Access to CPR for journalists is quite difficult. They have to pass through two different stages before gaining authorisation to visit the CPR. Firstly, they need to make a request to the local prefecture (the local government representative), which then forwards the request to the Ministry of Interior who investigates the applicant, before finally sending the authorisation back to the Prefecture.

During his visits carried out between February and March 2018 in the CPR of Brindisi, Bari, Potenza and Turin, the Guarantor for the rights of detained persons verified that the possibility of religious practice was strongly limited since no minister of worship actually has access to the centres and there were no spaces set up for places of worship.[6]

In order to inform and raise awareness on the effective situation and conditions of migrants inside Italian administrative detention centres, the LasciateCIEntrare campaign organizes visits inside CPR with journalists, lawyers, members of Parliament and NGOs.

The Senate highlighted in its December 2017 report that it has often welcomed in its delegations visiting CPR the mayors or the municipal and provincial counsellors of the cities that host CPR. They are unable to enter themselves in those facilities unless authorised by the Prefectures but, as highlighted in the report, easier access could establish closer links to the concerned local populations.[7] The situation as regards mayors’ access to detention facilities remained the same in 2018.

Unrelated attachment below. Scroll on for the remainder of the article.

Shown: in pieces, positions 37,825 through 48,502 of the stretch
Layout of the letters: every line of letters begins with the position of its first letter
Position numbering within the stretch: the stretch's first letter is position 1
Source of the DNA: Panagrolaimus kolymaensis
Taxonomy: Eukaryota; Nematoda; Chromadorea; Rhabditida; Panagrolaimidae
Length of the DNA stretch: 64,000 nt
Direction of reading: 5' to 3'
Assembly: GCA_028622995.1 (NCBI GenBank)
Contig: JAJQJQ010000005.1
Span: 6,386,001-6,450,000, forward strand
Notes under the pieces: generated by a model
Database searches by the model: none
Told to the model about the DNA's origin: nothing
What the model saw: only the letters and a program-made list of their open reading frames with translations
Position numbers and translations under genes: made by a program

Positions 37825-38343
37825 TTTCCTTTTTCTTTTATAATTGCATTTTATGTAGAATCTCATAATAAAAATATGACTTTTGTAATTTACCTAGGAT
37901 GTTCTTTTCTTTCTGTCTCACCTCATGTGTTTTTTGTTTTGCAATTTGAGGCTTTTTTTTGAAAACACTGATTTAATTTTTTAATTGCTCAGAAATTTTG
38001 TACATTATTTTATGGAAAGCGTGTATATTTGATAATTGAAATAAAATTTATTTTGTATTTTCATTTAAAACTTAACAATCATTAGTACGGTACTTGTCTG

During 2018, LasciateCIEntrare found serious obstacles to access CPR. A visit to the CPR of Bari on August 2018 was interrupted for one hour after the Prefecture claimed the delegation had not been authorised even though a Member of the European Parliament was present.[8] In 2019, all access requests presented by LasciateCIEntrare to visit the CPR of Bari, Trapani, Caltanissetta, Turin, Brindisi, Palazzo San Gervasio, Gradisca d’Isonzo, and Ponte Galeria (Rome) were denied.[9]